Can Army Sgt. Bowe Bergdahl get a fair trial after President Trump repeatedly denounced him as a traitor during the presidential campaign? No, his lawyers will argue Monday in a pretrial hearing at Fort Bragg.
Attorneys for Sergeant Bergdahl, the US Army soldier who left his post in Afghanistan in 2009 and was captured and held by the Taliban for five years before his release in a 2014 prisoner swap, will attempt to convince a military judge that he cannot get a fair trial on charges of desertion and misbehavior before the enemy after a series of statements made by Mr. Trump on the campaign trail.
Trump violated Bergdahl's due process rights, they say, by repeatedly referring to him as a "traitor" and making other charged statements. In October 2015, Trump called the soldier a "no-good traitor" who should have been executed.
"There is no precedent for a candidate running for high office to go after a single individual like this," Bergdahl's lawyer, Eugene Fidell, told The New York Times in November, in reference to the more than 40 disparaging statements Trump had made about his client in media interviews and public appearances as of August 2016. "Because he is at the pinnacle of the chain of command, what he says not only has direct and indirect legal consequences but symbolic potency."
Bergdahl has been a subject of debate and controversy among Americans since his release in a prisoner swap for five Taliban in 2014, as Brad Knickerbocker reported for The Christian Science Monitor in 2015:
Initially, Bergdahl’s return was hailed as a bit of good news in a long, costly, and increasingly unpopular war. National Security Adviser Susan Rice said Bergdahl had served “with honor and distinction.” Family and friends in Hailey, Idaho, planned a big celebration honoring his return home.
But efforts to celebrate faded, and questions soon were raised about Bergdahl’s conduct, as well as that of President Obama in arranging the prisoner swap without first notifying Congress – a violation of federal law, the nonpartisan Government Accountability Office ruled last August....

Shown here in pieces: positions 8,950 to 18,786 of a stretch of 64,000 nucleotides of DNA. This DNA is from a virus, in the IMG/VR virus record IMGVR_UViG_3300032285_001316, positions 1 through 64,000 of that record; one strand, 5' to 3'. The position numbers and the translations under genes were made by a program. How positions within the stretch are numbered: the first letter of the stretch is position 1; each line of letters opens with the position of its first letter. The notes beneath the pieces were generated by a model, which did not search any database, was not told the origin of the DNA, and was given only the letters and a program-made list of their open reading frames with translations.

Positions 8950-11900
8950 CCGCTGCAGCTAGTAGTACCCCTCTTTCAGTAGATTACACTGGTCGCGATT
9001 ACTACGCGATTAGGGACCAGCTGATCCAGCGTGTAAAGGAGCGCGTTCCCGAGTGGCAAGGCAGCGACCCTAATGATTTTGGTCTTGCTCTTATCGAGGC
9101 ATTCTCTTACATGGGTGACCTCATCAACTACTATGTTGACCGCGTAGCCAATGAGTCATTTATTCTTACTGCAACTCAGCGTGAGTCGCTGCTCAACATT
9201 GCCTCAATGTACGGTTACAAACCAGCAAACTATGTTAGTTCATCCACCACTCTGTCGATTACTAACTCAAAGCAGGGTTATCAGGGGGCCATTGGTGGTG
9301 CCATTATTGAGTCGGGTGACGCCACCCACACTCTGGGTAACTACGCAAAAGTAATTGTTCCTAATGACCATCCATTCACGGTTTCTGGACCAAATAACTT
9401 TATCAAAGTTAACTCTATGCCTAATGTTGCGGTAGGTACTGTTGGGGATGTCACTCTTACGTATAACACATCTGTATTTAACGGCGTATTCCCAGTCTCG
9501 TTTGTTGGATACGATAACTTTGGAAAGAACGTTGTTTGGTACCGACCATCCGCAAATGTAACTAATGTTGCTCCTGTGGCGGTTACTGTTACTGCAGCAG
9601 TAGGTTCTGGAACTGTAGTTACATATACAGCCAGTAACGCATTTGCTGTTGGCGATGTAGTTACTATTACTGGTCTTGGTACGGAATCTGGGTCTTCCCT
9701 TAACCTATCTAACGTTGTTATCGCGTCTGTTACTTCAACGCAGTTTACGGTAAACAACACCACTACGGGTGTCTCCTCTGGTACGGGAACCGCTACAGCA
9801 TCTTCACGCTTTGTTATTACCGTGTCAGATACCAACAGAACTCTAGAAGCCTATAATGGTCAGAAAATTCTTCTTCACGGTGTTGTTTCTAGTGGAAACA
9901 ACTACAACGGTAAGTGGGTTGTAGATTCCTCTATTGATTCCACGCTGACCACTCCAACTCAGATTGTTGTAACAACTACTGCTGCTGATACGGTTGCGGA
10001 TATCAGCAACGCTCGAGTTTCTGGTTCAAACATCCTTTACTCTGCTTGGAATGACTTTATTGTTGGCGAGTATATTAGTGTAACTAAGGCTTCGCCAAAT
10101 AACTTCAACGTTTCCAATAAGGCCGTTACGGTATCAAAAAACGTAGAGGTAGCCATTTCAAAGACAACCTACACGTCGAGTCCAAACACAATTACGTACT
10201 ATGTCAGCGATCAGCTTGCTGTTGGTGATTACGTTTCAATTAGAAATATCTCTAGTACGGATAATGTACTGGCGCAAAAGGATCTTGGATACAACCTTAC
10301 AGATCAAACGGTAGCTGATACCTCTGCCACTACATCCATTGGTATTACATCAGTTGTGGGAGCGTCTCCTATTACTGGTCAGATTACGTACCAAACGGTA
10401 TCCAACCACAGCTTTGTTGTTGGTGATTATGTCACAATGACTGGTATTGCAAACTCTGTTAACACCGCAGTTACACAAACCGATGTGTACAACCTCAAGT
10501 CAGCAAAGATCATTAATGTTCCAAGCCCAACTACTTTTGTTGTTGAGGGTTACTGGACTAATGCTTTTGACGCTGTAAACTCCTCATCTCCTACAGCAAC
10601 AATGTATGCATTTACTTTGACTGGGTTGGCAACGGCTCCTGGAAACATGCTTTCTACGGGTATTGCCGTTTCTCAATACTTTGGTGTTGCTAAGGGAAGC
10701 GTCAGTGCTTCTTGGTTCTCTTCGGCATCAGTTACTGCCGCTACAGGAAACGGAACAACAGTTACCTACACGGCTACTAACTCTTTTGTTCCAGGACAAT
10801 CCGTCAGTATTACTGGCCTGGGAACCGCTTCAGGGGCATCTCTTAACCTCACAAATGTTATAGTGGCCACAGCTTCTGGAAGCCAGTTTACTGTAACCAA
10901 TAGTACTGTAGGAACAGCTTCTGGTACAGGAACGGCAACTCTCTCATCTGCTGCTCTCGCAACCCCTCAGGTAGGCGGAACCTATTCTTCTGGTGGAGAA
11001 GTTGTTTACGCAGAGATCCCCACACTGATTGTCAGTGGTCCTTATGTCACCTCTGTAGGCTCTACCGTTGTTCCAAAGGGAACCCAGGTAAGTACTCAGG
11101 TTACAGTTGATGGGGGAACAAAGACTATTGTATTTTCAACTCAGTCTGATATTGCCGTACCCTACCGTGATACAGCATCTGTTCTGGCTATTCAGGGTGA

Meanwhile, some soldiers who had been in Afghanistan with Bergdahl began asserting that certain military assets – including helicopters, intelligence drones, and designated patrols – had been diverted to look for Bergdahl, resulting in unnecessary US casualties.
Throughout his campaign, Trump repeatedly called for harsh punishment for Bergdahl, including one suggestion that he should be thrown out of an airplane. He also rejected the possibility that "psychological problems" may have led Bergdahl to desert, despite a document from July 2015 showing an Army Sanity Board's conclusion that Bergdahl had suffered from a personality disorder when he walked off his post.
After such statements, Bergdahl's attorneys argue, potential jurors might feel obligated to agree with the new president. It would not be the first time a military judge decided that a president's comments have tainted a trial: In 2013, a Navy judge issued a pretrial order that two defendants in sexual assault cases couldn't be punitively discharged if found guilty, citing public comments from Obama cracking down on sexual assault.
But prosecutors say that any reasonable observer would understand that Trump's remarks were merely campaign rhetoric and should not be taken literally. The president's use of the word "traitor," they argue, was meant in a conversational sense, not a legal sense.
If convicted of misbehavior before the enemy in April, Bergdahl could face a life sentence.
This report includes material from the Associated Press and Reuters.